Miami, FL – June 12, 2012 – Several groundbreaking studies on the Naviscan PET scanner, the breast
application for which is Positron Emission Mammography (PEM), were presented this week at the Annual Meeting
of the Society of Nuclear Medicine (SNM) in Miami, Florida. Researchers from the Johns Hopkins University,
Thomas Jefferson University, Boston University and University of Washington presented abstracts focusing on
use of novel radiotracers, new clinical applications as well as low-dose imaging with PEM.
Dr. Mathew Thakur from Thomas Jefferson University presented results of an ongoing head-to-head comparison
of 18 F-FDG with a novel low-dose radiotracer Cu-64-TP3805 (NuView Life Sciences, Park City, UT) demonstrating
concordance. This is significant since the dose from Cu-64 is similar to one mammogram and does not require
fasting indicating a potential for PEM to be used in a screening capacity. Dr. Richard Wahl of Johns Hopkins
University presented results on feasibility of using the technology for metabolic assessment and evaluation of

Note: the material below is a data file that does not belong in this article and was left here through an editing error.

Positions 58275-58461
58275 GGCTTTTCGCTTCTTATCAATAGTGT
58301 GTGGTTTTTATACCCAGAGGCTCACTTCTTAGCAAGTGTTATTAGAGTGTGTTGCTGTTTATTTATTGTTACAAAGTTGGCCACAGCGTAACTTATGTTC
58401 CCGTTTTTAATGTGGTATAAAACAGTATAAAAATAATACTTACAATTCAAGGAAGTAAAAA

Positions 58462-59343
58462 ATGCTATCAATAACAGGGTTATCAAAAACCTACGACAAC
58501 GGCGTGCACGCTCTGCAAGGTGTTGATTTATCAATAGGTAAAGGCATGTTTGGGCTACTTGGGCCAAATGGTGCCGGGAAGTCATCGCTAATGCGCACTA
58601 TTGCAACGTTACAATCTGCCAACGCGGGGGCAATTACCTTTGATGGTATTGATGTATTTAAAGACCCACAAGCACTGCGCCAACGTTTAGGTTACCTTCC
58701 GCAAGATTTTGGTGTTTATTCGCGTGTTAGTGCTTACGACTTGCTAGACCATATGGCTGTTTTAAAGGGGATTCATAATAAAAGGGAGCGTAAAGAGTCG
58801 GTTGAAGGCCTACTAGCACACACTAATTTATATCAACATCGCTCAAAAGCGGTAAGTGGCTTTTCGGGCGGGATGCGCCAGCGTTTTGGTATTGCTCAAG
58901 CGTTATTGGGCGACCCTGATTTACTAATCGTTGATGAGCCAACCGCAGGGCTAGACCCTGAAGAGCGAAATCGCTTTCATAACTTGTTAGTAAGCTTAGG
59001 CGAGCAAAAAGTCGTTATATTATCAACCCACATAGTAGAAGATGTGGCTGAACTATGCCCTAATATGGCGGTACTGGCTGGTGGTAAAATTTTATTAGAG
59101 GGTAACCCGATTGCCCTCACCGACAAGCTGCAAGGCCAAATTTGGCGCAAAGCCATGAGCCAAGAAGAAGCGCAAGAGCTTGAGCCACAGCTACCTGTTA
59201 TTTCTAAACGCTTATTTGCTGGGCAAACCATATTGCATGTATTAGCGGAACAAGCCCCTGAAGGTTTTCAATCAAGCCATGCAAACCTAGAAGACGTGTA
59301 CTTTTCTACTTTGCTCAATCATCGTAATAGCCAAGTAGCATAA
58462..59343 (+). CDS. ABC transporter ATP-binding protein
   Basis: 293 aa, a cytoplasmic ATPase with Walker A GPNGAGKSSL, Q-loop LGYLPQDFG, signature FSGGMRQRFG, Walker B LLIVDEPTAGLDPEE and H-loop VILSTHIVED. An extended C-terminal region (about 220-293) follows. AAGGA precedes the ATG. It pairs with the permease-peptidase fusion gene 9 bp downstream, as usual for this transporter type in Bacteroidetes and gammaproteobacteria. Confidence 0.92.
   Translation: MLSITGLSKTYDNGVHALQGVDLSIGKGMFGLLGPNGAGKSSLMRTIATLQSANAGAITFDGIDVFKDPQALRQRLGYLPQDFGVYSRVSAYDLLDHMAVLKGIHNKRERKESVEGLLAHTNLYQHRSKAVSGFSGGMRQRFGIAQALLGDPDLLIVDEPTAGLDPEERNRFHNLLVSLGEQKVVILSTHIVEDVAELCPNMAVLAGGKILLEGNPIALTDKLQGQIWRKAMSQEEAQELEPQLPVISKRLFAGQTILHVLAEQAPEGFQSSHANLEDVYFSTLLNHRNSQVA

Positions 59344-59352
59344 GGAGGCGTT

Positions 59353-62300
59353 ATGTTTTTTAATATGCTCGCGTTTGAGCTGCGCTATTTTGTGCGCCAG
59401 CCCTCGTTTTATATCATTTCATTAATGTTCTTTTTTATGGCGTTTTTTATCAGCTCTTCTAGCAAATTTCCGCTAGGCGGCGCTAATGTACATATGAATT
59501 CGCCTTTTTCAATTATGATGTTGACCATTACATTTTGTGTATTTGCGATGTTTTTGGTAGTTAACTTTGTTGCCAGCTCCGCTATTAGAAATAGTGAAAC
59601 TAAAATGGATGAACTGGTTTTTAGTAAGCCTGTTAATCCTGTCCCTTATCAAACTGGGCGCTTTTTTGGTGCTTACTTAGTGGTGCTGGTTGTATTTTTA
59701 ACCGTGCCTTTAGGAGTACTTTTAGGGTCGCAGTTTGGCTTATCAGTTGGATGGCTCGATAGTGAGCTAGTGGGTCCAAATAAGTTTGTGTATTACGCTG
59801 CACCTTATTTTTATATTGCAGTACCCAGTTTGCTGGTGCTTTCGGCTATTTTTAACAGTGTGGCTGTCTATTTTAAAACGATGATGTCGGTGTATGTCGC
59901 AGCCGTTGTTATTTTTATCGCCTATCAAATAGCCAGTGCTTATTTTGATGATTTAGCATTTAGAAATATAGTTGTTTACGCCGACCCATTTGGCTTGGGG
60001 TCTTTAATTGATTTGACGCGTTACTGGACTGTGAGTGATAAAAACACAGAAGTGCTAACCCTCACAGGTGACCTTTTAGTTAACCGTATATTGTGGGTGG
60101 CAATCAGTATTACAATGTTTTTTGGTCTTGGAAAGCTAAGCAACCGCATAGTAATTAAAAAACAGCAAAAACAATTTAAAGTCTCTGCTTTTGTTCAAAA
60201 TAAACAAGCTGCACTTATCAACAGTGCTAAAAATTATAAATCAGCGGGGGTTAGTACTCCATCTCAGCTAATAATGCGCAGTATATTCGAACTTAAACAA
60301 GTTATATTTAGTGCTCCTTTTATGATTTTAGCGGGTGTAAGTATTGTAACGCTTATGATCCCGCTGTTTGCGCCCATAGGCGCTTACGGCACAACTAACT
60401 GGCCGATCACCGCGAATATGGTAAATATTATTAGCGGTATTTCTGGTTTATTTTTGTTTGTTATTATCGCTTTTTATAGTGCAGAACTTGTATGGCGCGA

treatment response for patients with osteoarthritis. Drs Gustavo Mercier from Boston University and Lawrence
MacDonald from University of Washington shared clinical and research validations of performing PEM imaging
using 50% less radiation.
“The future of diagnostic imaging will be dependent on the optimization of molecular imaging technologies and
novel, targeted radiotracers,” stated Paul Mirabella, Chairman and CEO of Naviscan. “The goal is of this research
is to minimize dose without compromising the best possible diagnostic information. The ground breaking work of
these world renowned researchers is a significant step forward in the quest for such optimization.”
PEM imaging shows the location as well as the metabolic phase of a lesion. This information is critical in
determining whether a lesion is malignant and influences the course of treatment by providing an ability to
distinguish between benign and malignant lesions, what researchers term “specificity.” Recent studies have
demonstrated that PEM has similar sensitivity and higher specificity than breast MRI. The scanner is the only
FDA-cleared, CE-certified 3D Molecular Breast Imaging (MBI), device on the market with biopsy-guidance.
About Naviscan, Inc.
Naviscan, founded in 1995, develops and markets compact, high-resolution PET scanners intended to provide
organ-specific molecular imaging and guide radiological and surgical procedures. The Naviscan PET scanner is
currently installed and available in breast and imaging centers throughout the world with global distribution in 34
countries. The Company is headquartered in San Diego, California and is the first to obtain FDA clearance and
CE Mark for a high-resolution PET scanner designed to image small body parts and for breast biopsy image
Executive Vice President
Naviscan Marketing Communications
321 Medical Launch